John Marvin Jr. has prior felony conviction for sex crime

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Before John Nick Marvin Jr. was convicted of first-degree murder for killing two police officers in Hoonah, he was previously convicted of a sex crime and was deemed a sex offender in need of treatment.

Court records available on microfiche show Marvin was charged in April 1993 with one felony count of attempted sexual abuse of a minor in the first degree for attempting to engage in sexual penetration with a person under 13 years old age.

Marvin was charged by then-Assistant District Attorney Louis Menendez, who is now a superior court judge in Juneau. (Menendez was excused early on from presiding over Marvin’s murder trial which took place in Juneau this and last month, as was another Juneau superior court judge, Philip Pallenberg. A superior court judge from Sitka, David George, presided over the murder trial.)

Marvin, who would have been 28 years old at the time, entered a ‘no contest’ plea to attempted sexual abuse of a minor. Court records differed as to whether he pleaded to that crime in the first degree or second degree.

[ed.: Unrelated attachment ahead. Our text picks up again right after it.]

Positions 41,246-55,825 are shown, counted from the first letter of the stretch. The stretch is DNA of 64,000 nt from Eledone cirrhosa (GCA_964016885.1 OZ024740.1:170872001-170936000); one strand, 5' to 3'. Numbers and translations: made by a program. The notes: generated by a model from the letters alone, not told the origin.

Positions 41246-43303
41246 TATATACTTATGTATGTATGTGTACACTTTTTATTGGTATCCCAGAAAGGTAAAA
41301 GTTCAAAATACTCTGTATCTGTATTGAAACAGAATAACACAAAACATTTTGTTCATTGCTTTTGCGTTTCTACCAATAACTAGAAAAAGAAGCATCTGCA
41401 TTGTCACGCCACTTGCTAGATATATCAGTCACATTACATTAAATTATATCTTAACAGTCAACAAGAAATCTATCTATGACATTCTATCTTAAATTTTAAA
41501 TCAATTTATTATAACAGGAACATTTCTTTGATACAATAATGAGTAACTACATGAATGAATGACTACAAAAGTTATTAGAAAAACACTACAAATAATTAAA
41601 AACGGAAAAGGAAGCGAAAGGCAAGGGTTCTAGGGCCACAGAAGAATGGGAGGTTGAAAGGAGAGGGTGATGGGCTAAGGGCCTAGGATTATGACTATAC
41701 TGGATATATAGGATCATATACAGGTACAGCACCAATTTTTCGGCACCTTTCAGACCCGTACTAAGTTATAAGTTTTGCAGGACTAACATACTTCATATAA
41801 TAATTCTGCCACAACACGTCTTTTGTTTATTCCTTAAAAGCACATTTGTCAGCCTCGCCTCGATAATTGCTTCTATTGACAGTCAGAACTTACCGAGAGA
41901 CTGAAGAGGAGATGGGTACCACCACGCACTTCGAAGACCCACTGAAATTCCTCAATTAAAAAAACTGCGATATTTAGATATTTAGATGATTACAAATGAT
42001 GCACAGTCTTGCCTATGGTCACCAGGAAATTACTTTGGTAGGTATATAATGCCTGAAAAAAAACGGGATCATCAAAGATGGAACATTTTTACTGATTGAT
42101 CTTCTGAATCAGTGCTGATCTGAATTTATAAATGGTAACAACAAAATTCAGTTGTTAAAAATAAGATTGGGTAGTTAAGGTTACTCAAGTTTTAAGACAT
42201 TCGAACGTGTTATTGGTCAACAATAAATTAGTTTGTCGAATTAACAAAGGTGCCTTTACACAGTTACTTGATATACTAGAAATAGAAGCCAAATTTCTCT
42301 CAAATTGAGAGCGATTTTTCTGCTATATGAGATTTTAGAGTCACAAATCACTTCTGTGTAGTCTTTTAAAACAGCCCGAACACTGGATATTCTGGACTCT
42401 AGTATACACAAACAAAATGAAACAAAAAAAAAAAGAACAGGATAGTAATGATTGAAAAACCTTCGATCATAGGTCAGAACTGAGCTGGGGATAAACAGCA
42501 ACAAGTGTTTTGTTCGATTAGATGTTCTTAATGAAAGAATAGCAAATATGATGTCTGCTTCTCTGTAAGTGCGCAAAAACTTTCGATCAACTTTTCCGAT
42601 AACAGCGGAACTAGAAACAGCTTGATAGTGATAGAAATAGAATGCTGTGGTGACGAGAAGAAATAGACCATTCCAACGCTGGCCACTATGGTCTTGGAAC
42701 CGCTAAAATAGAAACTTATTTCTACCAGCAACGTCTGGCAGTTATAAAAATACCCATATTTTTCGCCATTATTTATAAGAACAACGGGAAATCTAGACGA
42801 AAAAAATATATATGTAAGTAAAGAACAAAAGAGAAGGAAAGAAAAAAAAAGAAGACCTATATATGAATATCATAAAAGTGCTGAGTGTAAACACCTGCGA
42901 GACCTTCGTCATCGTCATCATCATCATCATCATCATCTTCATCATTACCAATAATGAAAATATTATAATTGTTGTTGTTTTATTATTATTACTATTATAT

Marvin was sentenced in July 1993 to serve 10 years in prison with four years suspended for the crime, meaning there was six years to serve. He was also placed on probation for five years after his release from prison.

Marvin was sentenced by then Juneau Superior Court Judge Walter Carpeneti, who is presently the chief justice of the Alaska Supreme Court.

The jury in the murder trial was not informed of Marvin’s prior felony since it would have been prejudicial and affected his right to a fair trial.

The older court records were previously unavailable, but were provided to the Empire on Friday via microfiche.

According to a discharge summary written by the Hiland Mountain & Meadow Creek Correctional Facility in Eagle River, Hoonah police received a report from a social worker on April 9, 1993, that Marvin had sexually abused a 9-year-old girl, whom he knew but was not related to.

The abuse spanned almost five years and began when the girl was 5 years old, the summary states.

The report specifies that Marvin is a sex offender who requires sex offender treatment. He had no other sex assault convictions, but at the time he did have four other convictions: two for assault in which he was fighting with his wife in 1990 and 1991; one conviction for failure to file an accident report in 1990; and another conviction of disorderly conduct in 1991.

The report details Marvin’s sexual offense patterns and history; progress in treatment; typical behavior patterns; relapse sequence; risk factors; and post-treatment recommendations.